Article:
With respect to the second dimension of economic resilience, the story is quite similar. Efforts to improve the country’s macroeconomic stance since 2003 have paid off and will continue to do so if a new adverse external shock hits the economy. During the global financial crisis, the authorities had the fiscal and monetary space to implement countercyclical policies, minimizing the overall effect of the shock. An analysis of Paraguay’s macro variables presented in my paper reveals that their relative strength has persisted, and in some cases, such as the behavior of inflation under an inflation targeting scheme, has even improved.
Again, the strength of these macro variables needs to be qualified by Paraguay’s structural deficiencies! Tax collection in the country is one of the lowest in Latin America. Despite a low fiscal deficit and debt, weak tax revenues can potentially undermine Paraguay’s ability to fund existing investment projects in the event of a shock that reduces or reverses external sources of funding. Additionally, Paraguay’s rate of financial dollarization, measured as financial institutions’ holding of assets and liabilities denominated in foreign currency, is nearly at 50 percent. The latter is contained because a significant part of borrowings in dollars corresponds to the agribusiness industry, whose revenues are denominated in dollars and, therefore, have a natural hedge. Notwithstanding, a high degree of dollarization remains a risk to financial sector stability and a constraint on the efficacy of the central bank to respond countercyclically to an adverse external shock.
Ranking Paraguay: the significance of structural variables in Paraguay’s performance relative to other emerging markets
To evaluate Paraguay’s economic resilience and highlight the importance of structural variables, I put together two valuable exercises. First, similar to the exercise in my 2015 paper and using a similar methodology, I consider the macro variables discussed in this blog post to create a macroeconomic resilience indicator that is defined as the simple average of the seven variables in consideration. The two graphs below compare how this ranking has changed in the last decade, presenting the indicator’s values in 2007, pre-global financial crisis, and 2017. Countries are organized according to the value of the indicator. The larger the value, the greater the country’s macroeconomic resilience relative to the countries in the sample.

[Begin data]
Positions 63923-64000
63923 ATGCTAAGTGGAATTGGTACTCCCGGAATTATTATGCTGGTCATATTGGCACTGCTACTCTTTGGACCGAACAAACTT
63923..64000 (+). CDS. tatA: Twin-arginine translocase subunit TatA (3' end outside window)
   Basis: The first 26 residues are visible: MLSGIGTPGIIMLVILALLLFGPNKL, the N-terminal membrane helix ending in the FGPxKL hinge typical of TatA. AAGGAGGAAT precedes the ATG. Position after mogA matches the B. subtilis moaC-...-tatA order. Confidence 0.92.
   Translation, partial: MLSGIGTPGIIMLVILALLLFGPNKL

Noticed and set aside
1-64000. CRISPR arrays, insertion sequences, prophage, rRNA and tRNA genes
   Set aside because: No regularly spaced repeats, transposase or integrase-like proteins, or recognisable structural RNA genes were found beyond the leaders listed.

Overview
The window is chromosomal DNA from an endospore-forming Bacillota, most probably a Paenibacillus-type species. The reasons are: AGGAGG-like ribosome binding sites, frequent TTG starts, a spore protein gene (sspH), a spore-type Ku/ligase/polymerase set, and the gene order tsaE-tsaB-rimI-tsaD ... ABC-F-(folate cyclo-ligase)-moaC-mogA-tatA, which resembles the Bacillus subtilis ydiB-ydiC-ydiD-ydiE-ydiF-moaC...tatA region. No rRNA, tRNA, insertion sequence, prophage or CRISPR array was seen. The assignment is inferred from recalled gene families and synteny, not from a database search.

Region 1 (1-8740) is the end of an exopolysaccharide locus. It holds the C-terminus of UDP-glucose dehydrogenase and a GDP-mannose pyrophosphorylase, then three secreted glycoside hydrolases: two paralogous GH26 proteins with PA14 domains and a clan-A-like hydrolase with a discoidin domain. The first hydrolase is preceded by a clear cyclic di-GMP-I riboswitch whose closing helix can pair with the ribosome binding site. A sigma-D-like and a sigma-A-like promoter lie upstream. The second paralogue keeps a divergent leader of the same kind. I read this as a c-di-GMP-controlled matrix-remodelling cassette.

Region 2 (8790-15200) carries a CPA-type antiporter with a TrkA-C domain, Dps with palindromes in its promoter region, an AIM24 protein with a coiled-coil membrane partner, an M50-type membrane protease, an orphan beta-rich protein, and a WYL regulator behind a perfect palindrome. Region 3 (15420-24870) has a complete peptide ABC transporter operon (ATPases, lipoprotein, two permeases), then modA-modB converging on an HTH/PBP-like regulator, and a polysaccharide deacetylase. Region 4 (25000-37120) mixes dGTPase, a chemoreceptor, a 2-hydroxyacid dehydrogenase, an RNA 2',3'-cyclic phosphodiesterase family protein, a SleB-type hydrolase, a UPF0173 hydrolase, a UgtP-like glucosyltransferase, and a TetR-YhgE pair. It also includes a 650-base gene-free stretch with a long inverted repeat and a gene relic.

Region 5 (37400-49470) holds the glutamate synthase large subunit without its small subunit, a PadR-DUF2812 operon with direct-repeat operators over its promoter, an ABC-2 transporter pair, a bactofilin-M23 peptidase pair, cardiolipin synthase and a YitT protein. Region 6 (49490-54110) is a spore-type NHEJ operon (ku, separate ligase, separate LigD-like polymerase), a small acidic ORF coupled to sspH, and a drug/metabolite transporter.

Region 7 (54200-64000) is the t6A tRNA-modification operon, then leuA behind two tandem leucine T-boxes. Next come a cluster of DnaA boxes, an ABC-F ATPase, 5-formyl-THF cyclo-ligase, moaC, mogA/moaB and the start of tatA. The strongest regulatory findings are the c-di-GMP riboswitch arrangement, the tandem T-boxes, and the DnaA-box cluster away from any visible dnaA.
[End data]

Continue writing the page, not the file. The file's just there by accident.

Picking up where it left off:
Figure 3. How the macroeconomic resilience indicator value affects country ranking, 2007 and 2017
Paraguay only moves from second to fourth place in the ranking between 2007 and 2017, confirming the macroeconomic strengths discussed in this blog post. Yet, a second exercise that accounts for all variables considered in this blog post (macro and structural) paints a different picture.
Here we employ an indicator of economic resilience to external shocks that accounts for all the variables considered in this blog post (macro and structural).[i]
Figure 4. How the economic resilience to external shocks indicator value affects ranking, 2007 and 2017 (all variables, macro and structural)
In this exercise, the effect of structural variables is clear. Paraguay’s position is not only lower than in the first exercise, but its position deteriorates considerably from position 11 to 19 out of the 22-country sample.[ii]
In Paraguay, the winners of next month’s elections will face the challenge of building upon Paraguay’s pragmatic macroeconomic management by bolstering its economic resilience through structural reforms. Considering that a more uncertain external environment looks increasingly likely, it truly is an opportunity that Paraguay can’t afford to waste.
[i] Four sub-indicators are considered represented in the two dimensions of resilience (external position, availability of external financing, fiscal position and monetary position). Each sub-category is formed by the corresponding variables discussed previously. These sub-categories are obtained by calculating the simple average of the standardized values of the variables that they’re comprised of. Finally, the indicator of economic resilience to external shocks is the simple average of the four sub-indicators.
[ii] This exercise considers tax revenue—an index without this variable is presented in the working paper where Paraguay falls from position 9 to 12 in the ranking.